While India will witness the Lok Sabha elections in April, political parties are trying to grab every piece of technology they can to understand and influence the voters. From opening accounts and engaging on Facebook, to creating trending wars on Twitter, the political parties are now testing the power of big data and messaging apps.
According to a latest story in Livemint, parties are now trying to analyze data, monitor conversations, gain insights and act upon them. Today political parties such as the Congress, the BJP and the Aam Aadmi Party (AAP) are not only educating social media nuances to the candidate but also imparting the knowledge of social listening, online reputation management and analysis tools to identify and nurture social media influencers.
Citing an example on how BJP is using big data, the story at Livemint shares:
When the Indian Navy submarine INS Sindhuratna caught fire off Mumbai on 26 February, the Bharatiya Janata Party (BJP) found heightened activity on social networks, but analysed that this was restricted to the metros and cities such as Pune, Chandigarh and Dehradun that house a large population of ex-servicemen.
This information was one of the inputs the party’s media cell used to decide what its response should be, who should deliver it, and who should appear on behalf of the party on TV debates, claims the BJP information technology (IT) cell’s national co-convenor Vinit Goenka.
Apart from Big Data, political parties are using tools such as Social Customer Relationship Management (Social CRM), Klout to identify “influential voters” and engage with them.
Messaging app WhatsApp, which has more than 40 million active users from the country, is being used by parties too. Recently we had shared how local cadres are using the messaging app to connect with the local voters in their constituency.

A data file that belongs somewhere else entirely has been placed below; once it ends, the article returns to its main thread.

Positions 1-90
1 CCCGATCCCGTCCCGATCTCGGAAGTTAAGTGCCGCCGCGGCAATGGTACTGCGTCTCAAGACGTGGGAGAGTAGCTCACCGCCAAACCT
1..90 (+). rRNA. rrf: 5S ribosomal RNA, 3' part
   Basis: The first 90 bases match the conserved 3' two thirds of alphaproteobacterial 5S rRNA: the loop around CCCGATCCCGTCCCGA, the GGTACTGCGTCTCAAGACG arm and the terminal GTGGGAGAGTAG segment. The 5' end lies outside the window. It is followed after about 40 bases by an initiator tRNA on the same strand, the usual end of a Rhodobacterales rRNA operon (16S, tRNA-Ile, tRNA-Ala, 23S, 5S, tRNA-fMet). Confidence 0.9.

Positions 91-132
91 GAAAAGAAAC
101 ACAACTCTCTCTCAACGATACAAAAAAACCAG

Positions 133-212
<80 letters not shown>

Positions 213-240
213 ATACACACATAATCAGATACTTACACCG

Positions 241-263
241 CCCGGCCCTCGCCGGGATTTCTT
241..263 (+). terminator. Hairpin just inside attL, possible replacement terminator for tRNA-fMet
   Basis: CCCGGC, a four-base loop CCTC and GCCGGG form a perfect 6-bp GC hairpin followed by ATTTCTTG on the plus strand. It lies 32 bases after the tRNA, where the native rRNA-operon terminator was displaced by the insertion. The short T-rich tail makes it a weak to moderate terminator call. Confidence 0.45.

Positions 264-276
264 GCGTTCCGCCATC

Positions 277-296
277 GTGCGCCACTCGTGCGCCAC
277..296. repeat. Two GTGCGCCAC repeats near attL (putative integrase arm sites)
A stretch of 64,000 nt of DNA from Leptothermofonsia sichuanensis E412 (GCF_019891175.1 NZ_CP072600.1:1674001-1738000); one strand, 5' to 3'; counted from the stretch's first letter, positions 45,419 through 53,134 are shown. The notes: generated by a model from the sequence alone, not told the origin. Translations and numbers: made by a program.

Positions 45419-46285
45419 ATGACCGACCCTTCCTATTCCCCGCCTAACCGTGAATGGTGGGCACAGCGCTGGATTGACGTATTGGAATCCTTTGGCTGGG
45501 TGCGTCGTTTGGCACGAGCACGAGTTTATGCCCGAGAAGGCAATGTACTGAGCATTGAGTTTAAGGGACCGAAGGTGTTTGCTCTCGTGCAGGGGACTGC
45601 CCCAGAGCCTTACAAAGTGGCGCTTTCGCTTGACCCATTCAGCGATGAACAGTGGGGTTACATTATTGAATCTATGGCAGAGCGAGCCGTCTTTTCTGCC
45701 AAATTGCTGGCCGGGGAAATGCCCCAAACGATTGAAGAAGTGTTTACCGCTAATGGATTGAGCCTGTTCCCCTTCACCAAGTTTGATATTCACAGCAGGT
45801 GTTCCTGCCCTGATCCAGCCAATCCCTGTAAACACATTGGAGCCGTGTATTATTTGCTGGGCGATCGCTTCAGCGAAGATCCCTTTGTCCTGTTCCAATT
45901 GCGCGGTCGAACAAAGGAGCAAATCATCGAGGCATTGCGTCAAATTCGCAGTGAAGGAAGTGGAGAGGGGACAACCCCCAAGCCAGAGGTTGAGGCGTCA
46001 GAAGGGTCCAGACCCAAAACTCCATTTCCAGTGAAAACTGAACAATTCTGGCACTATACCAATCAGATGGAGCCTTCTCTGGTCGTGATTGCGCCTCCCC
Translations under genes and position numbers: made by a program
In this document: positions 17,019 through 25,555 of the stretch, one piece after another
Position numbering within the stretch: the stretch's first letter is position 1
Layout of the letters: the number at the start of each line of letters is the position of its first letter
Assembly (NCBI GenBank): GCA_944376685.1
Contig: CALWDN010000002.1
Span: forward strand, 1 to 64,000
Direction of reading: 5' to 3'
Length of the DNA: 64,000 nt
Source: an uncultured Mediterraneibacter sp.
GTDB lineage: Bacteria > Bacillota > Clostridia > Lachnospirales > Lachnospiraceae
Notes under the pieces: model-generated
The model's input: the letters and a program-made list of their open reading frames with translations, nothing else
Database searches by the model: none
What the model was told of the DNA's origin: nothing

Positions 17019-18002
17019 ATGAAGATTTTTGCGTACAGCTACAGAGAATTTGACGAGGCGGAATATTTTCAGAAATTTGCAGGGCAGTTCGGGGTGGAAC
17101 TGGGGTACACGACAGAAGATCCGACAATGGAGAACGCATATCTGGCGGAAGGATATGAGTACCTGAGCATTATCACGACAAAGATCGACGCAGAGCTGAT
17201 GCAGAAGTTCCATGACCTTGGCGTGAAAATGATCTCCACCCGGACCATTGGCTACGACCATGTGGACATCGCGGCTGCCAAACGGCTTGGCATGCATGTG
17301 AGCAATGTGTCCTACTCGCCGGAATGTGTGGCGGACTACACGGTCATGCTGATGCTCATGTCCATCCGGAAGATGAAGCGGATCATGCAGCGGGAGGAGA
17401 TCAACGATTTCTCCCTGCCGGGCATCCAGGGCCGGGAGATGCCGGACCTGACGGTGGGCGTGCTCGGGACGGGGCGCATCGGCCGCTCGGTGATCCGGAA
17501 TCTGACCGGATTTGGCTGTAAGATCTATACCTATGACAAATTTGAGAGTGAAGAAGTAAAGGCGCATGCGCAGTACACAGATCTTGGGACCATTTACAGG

While the political parties have not disclosed names with whom they are working to gain knowledge from these tools but these parties prefer using open-source software frameworks such as Hadoop for storage and large-scale processing of data.
Even though the major parties like Congress and BJP are pumping huge budgets on marketing but digital and social still is very nascent. One of the reason being TV still dominates and penetration of internet, average broadband speed in the country still pathetic.
Majority of political parties have taken a leaf from US President Barack Obama’s 2012 campaign that took recourse to analytics to garner votes but spends on these mediums alone were around $1 billion.
US and India have two different geographies and politics. We have reached to a level where majority of parties have finally acknowledged the power of the social and digital medium but we have barely scratched the surface. Only 13% of the country accessing internet makes it challenging but with the rampant mobile proliferation in the country, elections post 2014 will make a difference.